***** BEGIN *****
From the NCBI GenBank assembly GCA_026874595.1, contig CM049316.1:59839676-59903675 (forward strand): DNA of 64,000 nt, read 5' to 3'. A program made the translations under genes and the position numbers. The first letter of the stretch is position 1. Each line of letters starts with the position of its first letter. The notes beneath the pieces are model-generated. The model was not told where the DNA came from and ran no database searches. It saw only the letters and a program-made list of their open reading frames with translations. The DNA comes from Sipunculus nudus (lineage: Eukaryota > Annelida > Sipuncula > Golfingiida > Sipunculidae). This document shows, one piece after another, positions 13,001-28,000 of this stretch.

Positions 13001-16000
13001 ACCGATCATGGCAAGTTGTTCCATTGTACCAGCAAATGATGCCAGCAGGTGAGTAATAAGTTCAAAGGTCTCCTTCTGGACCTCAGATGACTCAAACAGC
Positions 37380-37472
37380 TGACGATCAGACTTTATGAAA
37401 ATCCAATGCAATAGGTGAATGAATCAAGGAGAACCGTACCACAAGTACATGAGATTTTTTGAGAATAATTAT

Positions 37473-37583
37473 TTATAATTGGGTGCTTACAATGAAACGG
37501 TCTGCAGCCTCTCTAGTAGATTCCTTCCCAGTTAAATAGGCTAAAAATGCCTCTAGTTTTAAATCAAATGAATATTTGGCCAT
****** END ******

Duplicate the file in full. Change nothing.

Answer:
From the NCBI GenBank assembly GCA_026874595.1, contig CM049316.1:59839676-59903675 (forward strand): DNA of 64,000 nt, read 5' to 3'. A program made the translations under genes and the position numbers. The first letter of the stretch is position 1. Each line of letters starts with the position of its first letter. The notes beneath the pieces are model-generated. The model was not told where the DNA came from and ran no database searches. It saw only the letters and a program-made list of their open reading frames with translations. The DNA comes from Sipunculus nudus (lineage: Eukaryota > Annelida > Sipuncula > Golfingiida > Sipunculidae). This document shows, one piece after another, positions 13,001-28,000 of this stretch.

Positions 13001-16000
13001 ACCGATCATGGCAAGTTGTTCCATTGTACCAGCAAATGATGCCAGCAGGTGAGTAATAAGTTCAAAGGTCTCCTTCTGGACCTCAGATGACTCAAACAGC
Positions 37380-37472
37380 TGACGATCAGACTTTATGAAA
37401 ATCCAATGCAATAGGTGAATGAATCAAGGAGAACCGTACCACAAGTACATGAGATTTTTTGAGAATAATTAT

Positions 37473-37583
37473 TTATAATTGGGTGCTTACAATGAAACGG
37501 TCTGCAGCCTCTCTAGTAGATTCCTTCCCAGTTAAATAGGCTAAAAATGCCTCTAGTTTTAAATCAAATGAATATTTGGCCAT